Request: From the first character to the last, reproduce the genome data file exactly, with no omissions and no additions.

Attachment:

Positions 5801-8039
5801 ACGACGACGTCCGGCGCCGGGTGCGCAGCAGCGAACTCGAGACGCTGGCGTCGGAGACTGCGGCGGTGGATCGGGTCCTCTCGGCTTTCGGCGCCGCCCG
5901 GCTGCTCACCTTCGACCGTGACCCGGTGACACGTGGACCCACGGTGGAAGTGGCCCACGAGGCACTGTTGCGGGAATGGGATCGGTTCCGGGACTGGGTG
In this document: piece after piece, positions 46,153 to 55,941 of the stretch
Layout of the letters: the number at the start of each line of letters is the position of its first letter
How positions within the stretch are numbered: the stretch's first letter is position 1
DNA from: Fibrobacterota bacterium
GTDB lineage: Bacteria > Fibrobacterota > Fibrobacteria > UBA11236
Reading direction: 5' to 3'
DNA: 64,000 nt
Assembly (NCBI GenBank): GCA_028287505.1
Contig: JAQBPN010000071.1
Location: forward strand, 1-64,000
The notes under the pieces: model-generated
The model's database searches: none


Positions 5801-8039
5801 ACGACGACGTCCGGCGCCGGGTGCGCAGCAGCGAACTCGAGACGCTGGCGTCGGAGACTGCGGCGGTGGATCGGGTCCTCTCGGCTTTCGGCGCCGCCCG
5901 GCTGCTCACCTTCGACCGTGACCCGGTGACACGTGGACCCACGGTGGAAGTGGCCCACGAGGCACTGTTGCGGGAATGGGATCGGTTCCGGGACTGGGTG
In this document: piece after piece, positions 46,153 to 55,941 of the stretch
Layout of the letters: the number at the start of each line of letters is the position of its first letter
How positions within the stretch are numbered: the stretch's first letter is position 1
DNA from: Fibrobacterota bacterium
GTDB lineage: Bacteria > Fibrobacterota > Fibrobacteria > UBA11236
Reading direction: 5' to 3'
DNA: 64,000 nt
Assembly (NCBI GenBank): GCA_028287505.1
Contig: JAQBPN010000071.1
Location: forward strand, 1-64,000
The notes under the pieces: model-generated
The model's database searches: none